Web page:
Tammy Parker then takes a look at Costa Rica, which she describes as "moving in a completely different direction by opening its long-closed telecommunications market to new entrants".

The country is apparently set to issue three mobile network licenses, probably in 2Q10, creating, for the first time, competition for the cellular business unit of incumbent monopolist telecoms operator and utilities firm ICE (Instituto Costarricense de Electricidad). As Parker notes, while ICE has excelled in building a basic landline service in Costa Rica (the nation’s fixed-line penetration exceeds that of much of Latin America), the national mobile sector is something of a laggard. According to WCIS, the mobile penetration rate across South America, Central America and the Caribbean stands at 84.45%. The figure for Costa Rica is just 57.29% - and this is not one of the region's poorer countries. Although high inflation and under-investment in the national infrastructure continue to be problems, Costa Rica has consistently been among the top Latin American countries in the Human Development Index, ranking 50th in the world in 2006. It looks, therefore, that the lack of a liberalised mobile sector, rather than any general economic malaise, is what has stifled the take-up of cellular services.

When competition does come, it may be the case that ICE will need to up its game in several areas. The company's management, for example, will hope to have moved on from what seem to be quite serious mobile network quality issues affecting subscribers right now. Two days ago, news portal Inside Costa Rica reported that ICE expects problems with coverage and SMS delivery to continue into next year. An ICE official is quoted as advising customers to make calls and send messages during off-peak hours.

The final stop on Tammy Parker's whistle-stop CALA tour is in the Bahamas, where, "more than a decade after government leaders proposed the privatization of Bahamas Telecommunications (BTC)", a process has finally been launched a process to sell a 51% stake in the company to a partner that will also gain operational control. Apparently, the plan is for fixed-line telecommunications services, including cable TV, IPTV and Internet services, to be liberalised first, with mobile services set for liberalisation two years after the privatisation of the incumbent telco.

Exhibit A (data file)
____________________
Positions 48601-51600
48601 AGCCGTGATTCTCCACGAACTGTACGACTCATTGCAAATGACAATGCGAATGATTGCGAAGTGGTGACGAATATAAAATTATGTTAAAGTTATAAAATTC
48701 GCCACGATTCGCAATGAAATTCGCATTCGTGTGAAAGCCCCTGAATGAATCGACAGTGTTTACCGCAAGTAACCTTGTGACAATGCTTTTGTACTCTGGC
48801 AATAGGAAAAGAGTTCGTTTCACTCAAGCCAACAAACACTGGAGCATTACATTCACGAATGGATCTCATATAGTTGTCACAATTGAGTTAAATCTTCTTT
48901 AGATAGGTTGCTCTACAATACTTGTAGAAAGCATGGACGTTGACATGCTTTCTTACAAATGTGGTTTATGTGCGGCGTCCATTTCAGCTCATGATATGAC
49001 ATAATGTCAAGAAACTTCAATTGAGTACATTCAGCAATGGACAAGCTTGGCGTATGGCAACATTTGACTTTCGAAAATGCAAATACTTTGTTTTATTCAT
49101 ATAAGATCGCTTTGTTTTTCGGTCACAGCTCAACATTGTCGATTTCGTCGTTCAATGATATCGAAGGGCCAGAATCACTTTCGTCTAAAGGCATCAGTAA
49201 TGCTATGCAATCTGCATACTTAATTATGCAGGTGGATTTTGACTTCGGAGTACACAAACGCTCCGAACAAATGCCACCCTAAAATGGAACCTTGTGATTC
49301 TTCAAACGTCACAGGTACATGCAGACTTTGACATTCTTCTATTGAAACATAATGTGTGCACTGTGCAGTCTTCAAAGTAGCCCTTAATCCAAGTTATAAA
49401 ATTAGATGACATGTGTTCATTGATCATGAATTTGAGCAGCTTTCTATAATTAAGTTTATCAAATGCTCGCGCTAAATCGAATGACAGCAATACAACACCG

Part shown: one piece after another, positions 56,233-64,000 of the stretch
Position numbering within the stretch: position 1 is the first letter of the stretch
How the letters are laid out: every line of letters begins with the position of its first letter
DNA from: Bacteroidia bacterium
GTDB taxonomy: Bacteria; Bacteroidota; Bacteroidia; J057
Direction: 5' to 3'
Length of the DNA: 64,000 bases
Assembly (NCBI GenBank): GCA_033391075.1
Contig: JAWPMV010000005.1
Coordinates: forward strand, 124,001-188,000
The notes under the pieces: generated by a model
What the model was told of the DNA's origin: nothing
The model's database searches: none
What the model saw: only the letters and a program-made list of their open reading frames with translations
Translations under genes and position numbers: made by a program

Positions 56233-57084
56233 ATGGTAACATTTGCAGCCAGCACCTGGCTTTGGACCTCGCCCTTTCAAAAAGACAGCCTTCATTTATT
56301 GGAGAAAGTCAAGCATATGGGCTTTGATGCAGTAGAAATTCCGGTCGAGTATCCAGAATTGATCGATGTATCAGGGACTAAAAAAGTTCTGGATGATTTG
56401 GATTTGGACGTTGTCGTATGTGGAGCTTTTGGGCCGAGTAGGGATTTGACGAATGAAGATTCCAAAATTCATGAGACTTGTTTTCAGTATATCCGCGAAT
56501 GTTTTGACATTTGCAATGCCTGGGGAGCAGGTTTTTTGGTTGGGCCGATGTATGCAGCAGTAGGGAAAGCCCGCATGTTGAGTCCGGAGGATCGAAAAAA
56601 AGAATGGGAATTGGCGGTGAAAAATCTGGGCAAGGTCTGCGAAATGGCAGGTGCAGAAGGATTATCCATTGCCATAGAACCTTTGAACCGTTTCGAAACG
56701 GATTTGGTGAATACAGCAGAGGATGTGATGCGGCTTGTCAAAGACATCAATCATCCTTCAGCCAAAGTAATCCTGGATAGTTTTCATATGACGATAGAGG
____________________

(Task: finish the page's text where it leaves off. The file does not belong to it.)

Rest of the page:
The new investor in the Bahamian telcoms firm will face some challenges right away. According to Neil Hartnell, writing last month for local newspaper the Tribune, BTC has seen the revenues derived from its international long distance business fall by 80.7% between 2004-2008. VoIP offerings from local firm IndiGo Networks as well as from the likes of Skype, Vonage and magicJack are blamed for this collapse. This has caused BTC to approach the recently incorporated Bahamian utilities regulator, asking for fixed-line international calls to be removed from the list of services in which the telco is deemed to have significant market power.

"Given the alternatives available to end users with respect to outgoing international long distance services, there is a case to be made to have international long distance excluded from the basked (sic) of price-regulated services," BTC said. "The inclusion of outgoing international long distance as part of price regulated services impedes BTC's ability to compete with licensed and unlicensed operators."

Tammy Parker's article concludes with the observation that "it will take time to assess which of these three countries will be most successful at bringing about the sought-after improvements in its telecoms market." Parker feels that "not only are their different approaches likely to yield vastly different results, but thorough execution of their plans will be paramount to generating the changes that they seek."

For those interested in the CALA region then, I guess it will be necessary to keep watching. DTW will try to do likewise.


No comments:

Post a Comment

Thanks for your comment. I choose to moderate comments, but only remove obvious spam and content I deem to be needlessly inflammatory.